King Urges Obama To Stop Apologizing For Nsa Phone Tapping

EDT October 27, 2013 President Obama (Photo: Win McNamee, Getty Images) Tags Barack Obama SHARE 5 CONNECT 29 TWEET 3 COMMENTEMAILMORE A new cable network targeting young Hispanics has a special guest for its opening day on Monday: President Obama. Fusion — which describes itself as a “news, pop culture, and satire TV and digital network,” and is a joint venture of ABC News and Univision — announced Sunday that Obama will be a guest on “AMERICA with Jorge Ramos” at 7 p.m. Monday. Expect immigration and Obamacare to be major topics. Obama “will speak with Fusion White House Correspondent and ABC News Senior National Correspondent Jim Avila,” says Fusion.

Videos Silicon Valley weighs in on health law… The event is scheduled for the historic Faneuil Hall, where then-Gov. Mitt Romney in 2006 signed the Massachusetts health care reform into law. Obama on Wednesday is expected to discuss the ongoing efforts to fix the problems plaguing the website, the official said. The administration has touted Massachusetts’ health care law as the model for the Affordable Care Act.

“I think the president should stop apologizing, stop being defensive,” King said on NBC’s “Meet the Press.” “The reality is the NSA has saved thousands of lives — not just in the United States, but also in France and Germany and throughout Europe.”The surveillance programs are again in the news following reports that the NSA monitored German Chancellor Angela Merkel’s cellphone and millions of phone calls in France. King, the former chairman of the House Homeland Security Committee, suggested France and Germany shouldn’t act so indignant about NSA surveillance in their countries. “And the French are someone to talk. The fact is, they’ve carried out spying operations against the United States — both the government and industry,” King said. “As far as Germany, that’s where the Hamburg Plot began, which led to 9/11. They’ve had dealings with Iran and Iraq, North Korea — the French and the Germans, other European countries.” Aaron Blake covers national politics at the Washington Post, where he writes regularly for the papers Post Politics and The Fix blogs.

Speaking on CNNs State of the Union program, Republican Representative Mike Rogers of Michigan, chairman of the House Intelligence Committee, said the bigger news story would be if the United States intelligence services werent trying to collect information that would protect U.S. interests both home and abroad. We should collect information thats helpful to the United States interests, Rogers said. The Michigan lawmaker also said that recent friction with Saudi Arabia has been developing over the last two years. He cited what he said was a U.S. decision two years ago to stay away from the Syrian conflict and the recent quick rush to the sweet talk from Iran on that countrys nuclear program. Faith Rattled Those are critical issues to the Saudis, to the Qataris, to the Jordanians, to others in the Arab League that I think rattled their faith in the administrations ability to protect them in a very dangerous world, Rogers said. Saudi Arabia refused to accept the membership of the United Nations Security Council it won earlier this month, citing issues including Syrias civil war that it said show the world body is incapable of resolving conflicts.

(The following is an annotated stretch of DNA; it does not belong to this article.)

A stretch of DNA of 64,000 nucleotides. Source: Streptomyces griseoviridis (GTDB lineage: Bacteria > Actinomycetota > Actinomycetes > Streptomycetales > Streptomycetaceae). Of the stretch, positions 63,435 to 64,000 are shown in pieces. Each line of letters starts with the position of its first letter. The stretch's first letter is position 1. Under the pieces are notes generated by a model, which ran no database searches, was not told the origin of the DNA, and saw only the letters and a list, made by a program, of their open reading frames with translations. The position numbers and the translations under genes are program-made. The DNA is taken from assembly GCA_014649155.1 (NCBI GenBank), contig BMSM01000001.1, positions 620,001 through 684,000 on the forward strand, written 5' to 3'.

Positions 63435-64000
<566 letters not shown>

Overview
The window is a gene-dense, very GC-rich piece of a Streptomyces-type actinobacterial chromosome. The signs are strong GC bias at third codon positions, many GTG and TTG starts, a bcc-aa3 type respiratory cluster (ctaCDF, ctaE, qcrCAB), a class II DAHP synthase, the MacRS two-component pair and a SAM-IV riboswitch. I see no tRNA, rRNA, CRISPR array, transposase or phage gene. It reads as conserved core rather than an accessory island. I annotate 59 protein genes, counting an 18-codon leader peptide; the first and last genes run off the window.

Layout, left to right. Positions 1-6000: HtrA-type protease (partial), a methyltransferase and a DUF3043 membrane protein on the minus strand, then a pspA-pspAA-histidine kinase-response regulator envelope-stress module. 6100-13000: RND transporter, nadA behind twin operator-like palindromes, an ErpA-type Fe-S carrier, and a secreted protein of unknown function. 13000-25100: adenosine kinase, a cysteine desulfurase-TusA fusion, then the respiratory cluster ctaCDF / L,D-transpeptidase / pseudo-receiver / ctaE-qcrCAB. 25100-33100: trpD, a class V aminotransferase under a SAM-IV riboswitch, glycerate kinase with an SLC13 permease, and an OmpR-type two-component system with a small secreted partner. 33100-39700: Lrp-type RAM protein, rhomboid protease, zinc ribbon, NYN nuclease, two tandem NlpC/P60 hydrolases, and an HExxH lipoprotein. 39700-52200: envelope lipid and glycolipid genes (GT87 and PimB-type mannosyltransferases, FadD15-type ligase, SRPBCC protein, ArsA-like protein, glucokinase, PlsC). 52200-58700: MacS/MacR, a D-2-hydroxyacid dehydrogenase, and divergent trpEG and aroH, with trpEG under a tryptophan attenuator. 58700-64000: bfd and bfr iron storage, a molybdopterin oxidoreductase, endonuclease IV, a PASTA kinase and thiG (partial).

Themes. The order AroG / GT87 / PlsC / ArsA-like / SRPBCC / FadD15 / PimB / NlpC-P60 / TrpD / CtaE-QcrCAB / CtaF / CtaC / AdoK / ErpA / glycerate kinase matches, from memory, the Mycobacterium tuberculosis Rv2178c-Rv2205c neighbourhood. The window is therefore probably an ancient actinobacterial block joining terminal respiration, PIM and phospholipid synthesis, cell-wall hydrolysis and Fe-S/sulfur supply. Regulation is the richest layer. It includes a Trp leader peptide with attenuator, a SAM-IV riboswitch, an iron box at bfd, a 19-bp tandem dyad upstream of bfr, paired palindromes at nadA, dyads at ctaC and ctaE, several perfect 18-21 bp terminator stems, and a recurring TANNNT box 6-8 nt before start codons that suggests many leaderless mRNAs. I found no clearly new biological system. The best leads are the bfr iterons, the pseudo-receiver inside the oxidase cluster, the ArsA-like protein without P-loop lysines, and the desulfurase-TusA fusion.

The Economic Times writes the high-ranking NSA official spoke to Bild am Sonntag on the condition of anonymity, saying the president, not only did not stop the operation, but he also ordered it to continue. The Economic Times also reports the official told Bild am Sonntag that Obama did not trust Merkel, wanted to know everything about her, and thus ordered the NSA to prepare a dossier on the politician. The account could mean difficulties for the White House, given another report claiming Obama told Merkel during a telephone conversation last Wednesday he was not aware of the NSAs spying. The Economic Times cited Frankfuter Allgemeine Zeitung in writing that when Merkel called Obama last week to alternately complain — and get an explanation — about the NSA surveillance, the president assured her he wasnt aware of the campaign regarding her, and would have halted it, had he known. According to The New York Times, Susan E. Rice, the presidents national security adviser, insisted that Obama did not know about the monitoring of Merkels phone, during a call last week with Christoph Heusgen, Rices German counterpart.

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